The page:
Public law filings have revealed that California's Public Utilities Commission is examining a plan to tax text messages which could raise up to US$44.5 million in annual revenue.

By Daniel Herborn

Posted on December 13, 2018

California’s Public Purpose Programs directs tax revenue into making telecommunications services available to low-income locals.

Some state officials are now concerned, however, that the mass exodus from landline phone calls to text messages, email and web browsing has allowed the telecommunications industry completely bypass the tax.

The revenue collected assists poorer residents through the state’s Lifeline program. Participants in the program would not be taxed to send text messages under the proposal.

Business groups have opposed the proposed tax

In 2011, revenue from voice calls in California was US$16.5 billion, but it had fallen to US$11.3 billion in 2017. In the same period, the budget for subsidising low-income phone users went from US$670 million to US$998 million.

Lawmakers will vote on the proposal in January 2019 but business groups have already come out in opposition to the plan.

“It’s a dumb idea,” said Jim Wunderman, President and CEO of the Bay Area Council. “This is how conversations take place in this day and age, and it’s almost like saying there should be a tax on the conversations we have.”

Should text messaging be categorised as an ‘information service’?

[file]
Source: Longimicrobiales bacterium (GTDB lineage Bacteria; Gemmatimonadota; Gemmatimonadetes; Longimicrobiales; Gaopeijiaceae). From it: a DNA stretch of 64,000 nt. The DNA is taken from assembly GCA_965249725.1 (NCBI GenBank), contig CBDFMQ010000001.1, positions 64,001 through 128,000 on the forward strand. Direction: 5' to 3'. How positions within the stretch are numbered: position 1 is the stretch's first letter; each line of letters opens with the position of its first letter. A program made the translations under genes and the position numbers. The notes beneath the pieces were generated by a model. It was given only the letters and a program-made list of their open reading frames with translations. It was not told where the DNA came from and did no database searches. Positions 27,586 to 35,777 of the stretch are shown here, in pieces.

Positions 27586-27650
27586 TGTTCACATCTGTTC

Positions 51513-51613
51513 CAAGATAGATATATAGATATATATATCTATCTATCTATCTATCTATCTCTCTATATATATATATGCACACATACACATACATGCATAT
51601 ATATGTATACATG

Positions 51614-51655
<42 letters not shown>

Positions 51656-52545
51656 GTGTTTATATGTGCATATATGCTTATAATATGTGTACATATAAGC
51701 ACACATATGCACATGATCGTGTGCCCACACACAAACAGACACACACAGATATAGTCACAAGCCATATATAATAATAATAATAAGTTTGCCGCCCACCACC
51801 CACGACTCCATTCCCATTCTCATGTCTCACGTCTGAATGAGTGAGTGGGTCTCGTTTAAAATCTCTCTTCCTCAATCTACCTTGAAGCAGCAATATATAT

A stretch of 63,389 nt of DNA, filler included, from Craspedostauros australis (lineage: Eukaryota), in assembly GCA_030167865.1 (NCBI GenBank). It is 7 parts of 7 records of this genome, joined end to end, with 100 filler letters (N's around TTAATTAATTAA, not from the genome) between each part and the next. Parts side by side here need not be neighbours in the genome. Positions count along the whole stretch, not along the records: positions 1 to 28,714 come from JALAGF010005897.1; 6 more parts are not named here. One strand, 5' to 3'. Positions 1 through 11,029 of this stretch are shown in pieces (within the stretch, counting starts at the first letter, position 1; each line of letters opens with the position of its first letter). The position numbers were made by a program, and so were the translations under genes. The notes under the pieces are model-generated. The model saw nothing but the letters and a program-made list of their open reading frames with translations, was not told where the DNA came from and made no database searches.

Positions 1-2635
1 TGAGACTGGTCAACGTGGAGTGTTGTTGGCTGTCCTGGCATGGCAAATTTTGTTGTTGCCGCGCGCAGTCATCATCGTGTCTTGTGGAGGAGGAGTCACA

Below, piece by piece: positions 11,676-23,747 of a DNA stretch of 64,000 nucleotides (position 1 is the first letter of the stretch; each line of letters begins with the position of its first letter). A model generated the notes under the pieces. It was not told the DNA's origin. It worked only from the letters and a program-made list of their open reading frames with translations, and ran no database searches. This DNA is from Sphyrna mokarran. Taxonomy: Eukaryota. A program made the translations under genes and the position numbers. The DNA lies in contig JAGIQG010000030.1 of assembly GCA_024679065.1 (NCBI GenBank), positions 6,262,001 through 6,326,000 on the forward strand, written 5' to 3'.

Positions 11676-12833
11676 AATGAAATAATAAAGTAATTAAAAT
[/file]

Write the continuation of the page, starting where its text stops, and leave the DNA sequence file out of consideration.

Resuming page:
The wireless industry has also argued that the tax would be unfair since popular messaging services such as Facebook Messenger, WhatsApp and Apple’s iMessage would not be caught by the tax.

Trade body Cellular Telecommunications Industry Association (CTIA) said in the filings it had “repeatedly” shown that text messaging is an information service. If text messaging is considered an information service, the tax cannot be imposed on it under Californian law.

“Subjecting wireless carriers’ text messaging traffic to surcharges that cannot be applied to the lion’s share of messaging traffic and messaging providers is illogical, anticompetitive and harmful to consumers,” the CTIA argued.

Regulators in favour of the proposal said charging for text messages would help “preserve and advance” access to text messaging for low-income Californians.

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